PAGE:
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China's unmanned spaceship lands

Xinhuanet 2003-01-05 20:18:27

ĦĦĦĦBEIJING, Jan. 5 (Xinhuanet) -- China's unmanned spaceship "Shenzhou IV" returned to earth on schedule Sunday evening from its seven-day flight.

ĦĦĦĦThe spaceship touched down at 7:16 p.m. in the designated area in the middle of the Inner Mongolia Autonomous Region in north China, according to officials in charge of the space program. 

ĦĦĦĦExperts said the return of the spaceship represents a complete success of the fourth test flight of the program, which began in 1992.

ĦĦĦĦChinese President Jiang Zemin, who is also chairman of the Central Military Commission, offered his congratulations Sunday on the successful return of the spaceship, after being briefed on the ongoing manned space program by leading officials in charge of theprogram.

ĦĦĦĦA senior official said in an interviews with Xinhua that the successful launch and return of "Shenzhou IV" shows China' s technology for manned flights is becoming increasingly mature, which lays a solid foundation for eventually sending up manned flights.

ĦĦĦĦEarlier Sunday, China's ocean-based aerospace control ship "Yuanwang III" ordered the re-entry module's return while "ShenzhouIV" was orbiting Earth for the 107th time over the south Atlantic.

ĦĦĦĦAnother module remained aloft and will continue to orbit the planet for an unspecified period for space science and applicationexperiments.

ĦĦĦĦUpon receiving the order, the capsule's re-entry vehicle disengaged from its orbiter, and its retropack started, generatingpower for the spaceship to return to Earth from outer space.

ĦĦĦĦThe spaceship was first spotted flying toward Earth by the Xi'an Satellite Monitoring Center, which was in charge of the re-entry module's recovery.

ĦĦĦĦThe spaceship was later locked by radar by another survey station when it was about 30 kilometeres from the landing site in Inner Mongolia, where temperatures reached minus 30 degrees centigrade.

ĦĦĦĦLike previous "Shenzhou" capsules, the spaceship parachuted down to the icy cold vast plain, with its parachute covering 1,200square meters.

ĦĦĦĦThe spaceship was quickly located by airborne and ground recovery teams in the snow-covered landing site. Helicopters hovered as recovery technicians drove toward the re-entry module.

ĦĦĦĦDuring its space mission that lasted six days and 18 hours, "Shenzhou IV" circled the earth 108 times.

ĦĦĦĦIt was launched from the Jiuquan Manned Space Launch Site in northwest China's Gansu province at 0:40 a.m. on Dec. 30 atop a Long March II F rocket.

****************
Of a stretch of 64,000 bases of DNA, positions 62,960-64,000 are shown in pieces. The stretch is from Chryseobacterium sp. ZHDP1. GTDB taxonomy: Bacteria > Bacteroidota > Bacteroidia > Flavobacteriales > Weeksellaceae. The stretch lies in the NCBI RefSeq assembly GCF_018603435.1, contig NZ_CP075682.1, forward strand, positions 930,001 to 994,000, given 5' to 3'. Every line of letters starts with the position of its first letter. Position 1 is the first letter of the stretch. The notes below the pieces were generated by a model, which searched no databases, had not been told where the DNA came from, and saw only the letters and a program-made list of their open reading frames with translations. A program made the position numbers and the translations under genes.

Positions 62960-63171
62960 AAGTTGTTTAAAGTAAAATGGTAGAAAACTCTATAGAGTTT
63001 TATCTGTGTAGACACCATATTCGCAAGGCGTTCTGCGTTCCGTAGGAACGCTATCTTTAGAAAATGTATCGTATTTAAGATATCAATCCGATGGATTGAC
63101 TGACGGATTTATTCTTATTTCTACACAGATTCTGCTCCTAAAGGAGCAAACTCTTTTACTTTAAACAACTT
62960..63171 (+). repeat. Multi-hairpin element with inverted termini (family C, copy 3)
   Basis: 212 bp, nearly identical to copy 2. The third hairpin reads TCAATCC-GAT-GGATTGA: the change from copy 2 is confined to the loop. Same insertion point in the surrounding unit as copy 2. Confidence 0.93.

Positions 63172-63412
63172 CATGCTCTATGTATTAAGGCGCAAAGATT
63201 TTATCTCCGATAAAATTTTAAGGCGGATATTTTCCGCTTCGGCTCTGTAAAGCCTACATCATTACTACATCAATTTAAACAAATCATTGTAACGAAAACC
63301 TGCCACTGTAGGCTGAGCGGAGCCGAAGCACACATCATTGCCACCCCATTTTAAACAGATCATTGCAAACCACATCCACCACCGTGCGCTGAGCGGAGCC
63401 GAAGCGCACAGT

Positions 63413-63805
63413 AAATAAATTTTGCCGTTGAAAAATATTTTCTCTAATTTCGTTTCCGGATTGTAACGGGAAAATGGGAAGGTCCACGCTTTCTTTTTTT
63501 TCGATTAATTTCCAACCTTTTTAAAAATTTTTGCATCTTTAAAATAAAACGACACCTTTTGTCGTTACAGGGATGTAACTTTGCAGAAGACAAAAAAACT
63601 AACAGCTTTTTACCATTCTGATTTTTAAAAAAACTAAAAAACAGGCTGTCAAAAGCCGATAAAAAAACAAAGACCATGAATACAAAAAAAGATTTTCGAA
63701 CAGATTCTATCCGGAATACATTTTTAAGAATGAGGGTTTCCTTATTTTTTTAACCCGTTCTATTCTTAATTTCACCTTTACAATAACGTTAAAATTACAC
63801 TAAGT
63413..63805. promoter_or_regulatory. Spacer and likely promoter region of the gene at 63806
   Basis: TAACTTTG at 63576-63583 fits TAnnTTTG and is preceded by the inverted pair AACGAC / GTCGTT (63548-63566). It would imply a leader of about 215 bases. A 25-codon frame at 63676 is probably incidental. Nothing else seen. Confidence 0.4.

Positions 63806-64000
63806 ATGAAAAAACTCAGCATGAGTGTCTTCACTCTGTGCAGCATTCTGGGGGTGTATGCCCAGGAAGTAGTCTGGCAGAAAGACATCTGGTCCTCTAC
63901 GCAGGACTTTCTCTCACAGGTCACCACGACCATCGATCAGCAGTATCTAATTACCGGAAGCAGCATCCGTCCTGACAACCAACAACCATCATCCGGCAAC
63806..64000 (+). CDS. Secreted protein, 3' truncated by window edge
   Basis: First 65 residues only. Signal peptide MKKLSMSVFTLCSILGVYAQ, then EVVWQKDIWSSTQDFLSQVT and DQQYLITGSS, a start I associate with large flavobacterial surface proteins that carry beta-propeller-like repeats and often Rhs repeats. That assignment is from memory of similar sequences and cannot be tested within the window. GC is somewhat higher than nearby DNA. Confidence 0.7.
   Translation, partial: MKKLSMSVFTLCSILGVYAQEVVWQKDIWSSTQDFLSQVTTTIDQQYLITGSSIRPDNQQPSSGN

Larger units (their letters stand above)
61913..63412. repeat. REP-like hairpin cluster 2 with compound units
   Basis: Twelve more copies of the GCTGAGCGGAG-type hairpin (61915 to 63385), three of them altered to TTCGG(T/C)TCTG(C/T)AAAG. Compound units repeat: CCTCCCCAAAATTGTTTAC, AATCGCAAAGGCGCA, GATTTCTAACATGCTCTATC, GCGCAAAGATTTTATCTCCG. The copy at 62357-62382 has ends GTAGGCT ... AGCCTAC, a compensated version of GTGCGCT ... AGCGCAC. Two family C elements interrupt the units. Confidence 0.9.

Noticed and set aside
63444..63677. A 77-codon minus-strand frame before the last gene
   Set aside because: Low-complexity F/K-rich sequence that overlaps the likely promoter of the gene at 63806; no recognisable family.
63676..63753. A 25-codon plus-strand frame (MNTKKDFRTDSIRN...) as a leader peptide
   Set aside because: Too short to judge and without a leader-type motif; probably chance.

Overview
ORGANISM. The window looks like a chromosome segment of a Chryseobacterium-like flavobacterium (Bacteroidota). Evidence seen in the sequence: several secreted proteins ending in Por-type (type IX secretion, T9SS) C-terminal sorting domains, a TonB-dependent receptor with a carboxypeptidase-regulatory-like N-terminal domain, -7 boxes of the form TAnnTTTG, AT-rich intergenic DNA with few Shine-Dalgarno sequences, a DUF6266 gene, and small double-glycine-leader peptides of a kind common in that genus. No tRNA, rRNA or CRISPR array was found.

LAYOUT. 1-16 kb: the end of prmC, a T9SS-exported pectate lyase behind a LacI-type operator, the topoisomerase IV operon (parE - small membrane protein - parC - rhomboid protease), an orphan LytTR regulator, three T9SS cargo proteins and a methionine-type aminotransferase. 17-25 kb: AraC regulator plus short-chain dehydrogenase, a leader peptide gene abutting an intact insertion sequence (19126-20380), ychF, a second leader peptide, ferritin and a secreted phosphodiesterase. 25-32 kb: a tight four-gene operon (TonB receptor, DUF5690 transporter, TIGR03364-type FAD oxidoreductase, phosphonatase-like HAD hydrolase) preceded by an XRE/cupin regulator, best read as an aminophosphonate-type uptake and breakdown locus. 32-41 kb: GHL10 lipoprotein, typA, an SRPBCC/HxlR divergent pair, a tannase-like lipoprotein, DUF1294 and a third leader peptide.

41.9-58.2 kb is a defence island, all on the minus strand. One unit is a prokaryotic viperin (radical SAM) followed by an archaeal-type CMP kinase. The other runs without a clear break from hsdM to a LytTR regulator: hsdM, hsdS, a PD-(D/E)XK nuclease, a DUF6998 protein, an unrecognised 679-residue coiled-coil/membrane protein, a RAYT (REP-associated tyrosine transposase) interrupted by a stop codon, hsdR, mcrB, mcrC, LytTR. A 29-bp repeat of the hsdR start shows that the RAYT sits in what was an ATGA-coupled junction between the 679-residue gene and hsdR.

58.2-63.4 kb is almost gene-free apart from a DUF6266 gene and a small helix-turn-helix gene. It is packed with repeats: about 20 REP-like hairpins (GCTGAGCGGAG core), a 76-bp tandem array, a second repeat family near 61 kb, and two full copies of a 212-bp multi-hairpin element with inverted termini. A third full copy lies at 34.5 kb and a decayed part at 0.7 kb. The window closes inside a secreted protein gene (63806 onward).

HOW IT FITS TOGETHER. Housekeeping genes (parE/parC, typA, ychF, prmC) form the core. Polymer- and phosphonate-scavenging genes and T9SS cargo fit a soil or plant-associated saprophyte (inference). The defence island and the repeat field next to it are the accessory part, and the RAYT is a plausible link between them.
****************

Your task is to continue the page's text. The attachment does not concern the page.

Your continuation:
ĦĦĦĦDuring the flight, the spaceship was tracked and controlled by the Beijing Aerospace Command and Control Center through its four "Yuanwang" aerospace survey ships stationed in the Atlantic, Pacific and Indian oceans and its ground control stations, according to the experts.

ĦĦĦĦThe spacecraft successfully performed several hundred moves in space, including unfolding its solar panels.

ĦĦĦĦExperts said "Shenzhou IV", the fourth unmanned capsule of China's ongoing manned space program, is identical to manned spaceships.

ĦĦĦĦAll the systems for manned space flight, including an astronautsystem and life-support sub-system have been fitted on the spaceship and tested, said the experts.

ĦĦĦĦChinese would-be astronauts entered the spaceship prior to the launch to train.

ĦĦĦĦA number of research projects were conducted in the spaceship during the flight, involving earth observation, material science and space astronomy.

ĦĦĦĦAll the instruments abroad functioned normally, and collected agreat deal of test data and scientific material while the spacecraft was orbiting, said the experts.

ĦĦĦĦChinese scientists will analyze and study instruments and experimental samples aboard the module, which will soon be transported to Beijing.

ĦĦĦĦLi Changchun, member of the Standing Committee of the PoliticalBureau of the Chinese Communist Party Central Committee, and a number of other high-ranking officials watched live the return of the spacecraft at the Beijing Aerospace Command and Control Center.

ĦĦĦĦChina launched its unmanned "Shenzhou I", "Shenzhou II" and "Shenzhou III" spacecraft in November 1999, January 2001 and March 2002, respectively. Enditem

Related Stories:

    Shenzhou IV capable of manned space flight(2003/01/03) 

    Unmanned spacecraft operating normally(2002/12/31) 

    Senior Chinese leaders meet spacecraft launchers(2002/12/30) 

    Jiang congratulates successful launch of spacecraft(2002/12/30) 

    Senior Chinese leaders watch spacecraft launch (2002/12/30)

    China launches fourth unmanned spacecraft(2002/12/30)

    Backgrounder: China's previous three unmanned spaceships (2002/12/30)

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